THE ROLE OF PTHR IN BONE METABOLISM
Activation of intracellular molecular pathways
After ligand coupling, PTHR1 activates
four different intracellular signalling cascades: a) GαS-adenylyl
cyclise-cAMP-protein kinase A (PKA), b) Gαq-phospholipase C (PLC) β-inositol
triphosphate-cytoplasmic Ca2+-protein kinase C,18 c) Gα12/13-hospholipase
D-transforming protein RhoA19 and d) β-arrestin-xtracellular
signal-regulated kinase 1/2 (ERK1/2) (Figure 1).20,21
Figure 1. PTHR1 intracellular signalling. After ligand coupling PTHR1, activates four different intracellular signalling cascades: a) GαS-adenylyl cyclise-cAMP-protein kinase A (PKA), b) Gαq-phospholipase C (PLC) β-inositol triphosphate-cytoplasmic Ca2+-protein kinase C18, c) Gα12/13-phospholipase D-transforming protein RhoA and d) β-arrestin-extracellular signal-regulated kinase 1/2 (ERK1/2).
In the skeleton, PTHR1 is expressed on the surface of osteoblasts and osteocytes.22,23 Activation of PTHR1 by the first 34 amino acids of the N-terminal of PTH leads to Gas-mediated activation of the adenylyl cyclase/cyclic AMP (cAMP)/protein kinase A (PKA) signalling pathway.24 In parallel, Gaq-mediated activation of the phospholipase/protein kinase C (PKC) signalling cascade is also activated.25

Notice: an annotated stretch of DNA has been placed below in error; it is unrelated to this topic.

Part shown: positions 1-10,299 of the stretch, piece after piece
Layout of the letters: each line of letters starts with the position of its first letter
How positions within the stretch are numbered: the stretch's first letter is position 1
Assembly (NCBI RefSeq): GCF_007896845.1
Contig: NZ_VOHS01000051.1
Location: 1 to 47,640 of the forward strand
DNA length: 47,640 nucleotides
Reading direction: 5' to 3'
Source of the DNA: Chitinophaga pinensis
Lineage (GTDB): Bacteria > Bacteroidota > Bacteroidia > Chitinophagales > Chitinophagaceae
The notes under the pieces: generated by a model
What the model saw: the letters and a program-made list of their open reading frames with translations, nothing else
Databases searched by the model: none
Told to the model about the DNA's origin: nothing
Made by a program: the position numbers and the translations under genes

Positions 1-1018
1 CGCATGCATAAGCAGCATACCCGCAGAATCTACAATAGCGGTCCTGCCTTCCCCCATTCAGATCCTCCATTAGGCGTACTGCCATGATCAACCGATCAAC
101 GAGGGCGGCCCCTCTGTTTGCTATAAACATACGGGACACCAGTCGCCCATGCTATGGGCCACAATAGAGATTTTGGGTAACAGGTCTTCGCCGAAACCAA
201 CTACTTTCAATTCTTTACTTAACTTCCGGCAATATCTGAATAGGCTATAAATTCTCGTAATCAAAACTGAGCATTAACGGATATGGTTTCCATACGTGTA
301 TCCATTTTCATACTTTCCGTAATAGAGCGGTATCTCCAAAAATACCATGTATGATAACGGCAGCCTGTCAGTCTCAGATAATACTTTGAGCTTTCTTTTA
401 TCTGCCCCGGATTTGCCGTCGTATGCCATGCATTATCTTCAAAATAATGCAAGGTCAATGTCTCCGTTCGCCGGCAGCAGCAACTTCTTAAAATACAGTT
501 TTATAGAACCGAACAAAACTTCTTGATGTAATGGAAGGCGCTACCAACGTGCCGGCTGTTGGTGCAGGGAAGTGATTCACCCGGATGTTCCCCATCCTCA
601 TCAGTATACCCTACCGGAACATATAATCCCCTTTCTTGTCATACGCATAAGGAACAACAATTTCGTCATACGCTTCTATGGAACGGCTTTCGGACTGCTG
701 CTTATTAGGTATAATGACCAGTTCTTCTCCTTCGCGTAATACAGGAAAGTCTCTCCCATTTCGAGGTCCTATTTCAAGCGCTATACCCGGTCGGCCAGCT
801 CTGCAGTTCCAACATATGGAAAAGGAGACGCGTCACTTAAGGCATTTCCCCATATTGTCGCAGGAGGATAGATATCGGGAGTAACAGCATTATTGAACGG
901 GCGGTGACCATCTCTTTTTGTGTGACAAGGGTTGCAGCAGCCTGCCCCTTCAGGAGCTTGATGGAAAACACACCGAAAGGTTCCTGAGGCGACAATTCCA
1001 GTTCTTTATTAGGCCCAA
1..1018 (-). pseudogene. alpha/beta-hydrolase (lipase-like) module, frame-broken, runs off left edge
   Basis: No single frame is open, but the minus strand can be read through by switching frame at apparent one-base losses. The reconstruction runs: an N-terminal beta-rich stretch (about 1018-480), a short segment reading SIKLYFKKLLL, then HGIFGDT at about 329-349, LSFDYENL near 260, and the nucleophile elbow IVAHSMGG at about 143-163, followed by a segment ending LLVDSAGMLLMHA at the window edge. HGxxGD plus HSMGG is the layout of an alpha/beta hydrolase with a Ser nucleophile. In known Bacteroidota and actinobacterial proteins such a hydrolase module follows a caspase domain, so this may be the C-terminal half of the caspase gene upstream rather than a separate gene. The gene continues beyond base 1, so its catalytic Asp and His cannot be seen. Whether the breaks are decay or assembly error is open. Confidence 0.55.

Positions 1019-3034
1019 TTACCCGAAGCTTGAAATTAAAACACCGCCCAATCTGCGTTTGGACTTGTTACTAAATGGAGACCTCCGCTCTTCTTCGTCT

The activation of these pathways is followed by gene expression of several growth factors, such as IGF-1, IGF-2 and TGF-β, which mediate the effects of PTH. IGF-1 is essential for cAMP-mediated transcriptional activation. Although PTH modulates key genes controlling bone resorption through the cAMP/PKA signalling pathway,26,27 PKC signalling is not required for and may even be inhibitory to the osteoanabolic actions of PTH. The binding of PTH to PTHR1 also translocates β-arrestins to the cell membrane,28 which in turn downregulates PTH-induced cAMP activation and stimulates the ERK1/2 signalling cascade. PTH-induced translocation of β-arrestins to the cell membrane contributes to the anabolic action of PTH in bone, independent of classic G protein signalling.29